October 3, 2016
The Swedish Women's Society sells my Swedish rye at their Yule market. They can sell as many as 50 loaves during that day. I have made it for them for the last 10 years or more. I'm ready to start.
I must admit to a love/hate relationship with Swedish rye. It often gives me trouble and will rise or won't with no logical reason. Now I must admit as I have moved from kitchen to kitchen the equipment keeps changing. Ino longer have convection or reel ovens, a proof box, and my mixer is just a twelve quart Hobart which can make about 5 loaves at a time. I decide to do just that this year using my grandmothers recipe from my earlier blog. So I start. The problem rears its head today. The bread doesn't want to rise. The day and kitchen is warm, but one hour drags into two, three, and four before I think the initial rise is enough. I form it into loaves, cover them and let them rise again. An hour goes by and nothing. I decide to wait. That evening they still haven't risen enough, so I go to bed letting them rise overnight. The next morning they are almost what I want. After another hour I turn on the oven and bake them. They come out fine, but not as big as I would like and somewhat cracked on the top.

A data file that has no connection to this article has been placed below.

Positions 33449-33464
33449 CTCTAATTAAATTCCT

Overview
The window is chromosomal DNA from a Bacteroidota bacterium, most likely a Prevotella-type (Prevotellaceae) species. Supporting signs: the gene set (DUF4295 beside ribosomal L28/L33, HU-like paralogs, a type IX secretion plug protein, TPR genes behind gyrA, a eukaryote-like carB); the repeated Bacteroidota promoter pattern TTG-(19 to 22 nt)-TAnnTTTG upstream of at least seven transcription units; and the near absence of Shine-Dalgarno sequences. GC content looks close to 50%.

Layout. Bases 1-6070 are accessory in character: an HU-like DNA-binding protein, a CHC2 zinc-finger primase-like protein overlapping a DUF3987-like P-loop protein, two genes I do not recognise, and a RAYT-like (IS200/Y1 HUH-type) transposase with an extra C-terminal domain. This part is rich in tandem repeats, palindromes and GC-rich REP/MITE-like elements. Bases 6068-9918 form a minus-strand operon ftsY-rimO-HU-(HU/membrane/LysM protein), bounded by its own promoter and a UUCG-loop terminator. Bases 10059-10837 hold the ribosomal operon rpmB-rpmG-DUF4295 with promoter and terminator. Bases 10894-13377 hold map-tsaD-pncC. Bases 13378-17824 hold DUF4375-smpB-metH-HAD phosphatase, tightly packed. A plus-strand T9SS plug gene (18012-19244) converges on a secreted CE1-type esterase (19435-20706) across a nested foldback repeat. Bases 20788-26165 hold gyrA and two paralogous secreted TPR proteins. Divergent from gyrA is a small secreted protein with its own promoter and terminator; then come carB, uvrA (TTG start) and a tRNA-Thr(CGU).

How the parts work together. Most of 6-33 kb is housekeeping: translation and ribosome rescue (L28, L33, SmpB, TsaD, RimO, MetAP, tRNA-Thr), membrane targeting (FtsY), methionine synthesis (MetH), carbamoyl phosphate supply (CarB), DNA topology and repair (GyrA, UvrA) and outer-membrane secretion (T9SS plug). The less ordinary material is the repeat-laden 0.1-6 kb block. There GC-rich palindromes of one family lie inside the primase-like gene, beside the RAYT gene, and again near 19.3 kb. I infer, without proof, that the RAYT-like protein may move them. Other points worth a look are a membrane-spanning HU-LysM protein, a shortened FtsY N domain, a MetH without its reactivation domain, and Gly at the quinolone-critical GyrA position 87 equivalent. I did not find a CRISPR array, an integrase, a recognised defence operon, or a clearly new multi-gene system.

For the rest of the week I go through the same process daily with some days being speedier and more successful than others. Then my wife Charlotte suggests that maybe I need to add gluten. Rye flour is dense and does not have much gluten if any on its own. I find a bag-it looks like wheat flour to me, and substitute a cup for a cup of white flour. Better results that day. There is no cracking on the top. Eight hours still seems to be my production and baking time. That is too long. Thinking about it I decide to try to recreate a proof box. I remove the shelves in my oven and proof both the initial rise of the dough and the loaves of bread in there with a pot of boiling water. Success! The time is cut in half. The bread still doesn't jump as much as I would like so I start thinking about the recipe again. I notice that the ratio of liquid to flour is about 1 to 3. I always used a ratio of 1 to 2 on my other breads, so today I change the ratio by adding more water and the results are fantastic. The bread rises even quicker, it has a great dome, seems very soft after baking and has a great texture. I make notes on my recipe and put it away until tomorrow. But it's Swedish Rye, so who knows what I'll get🍞.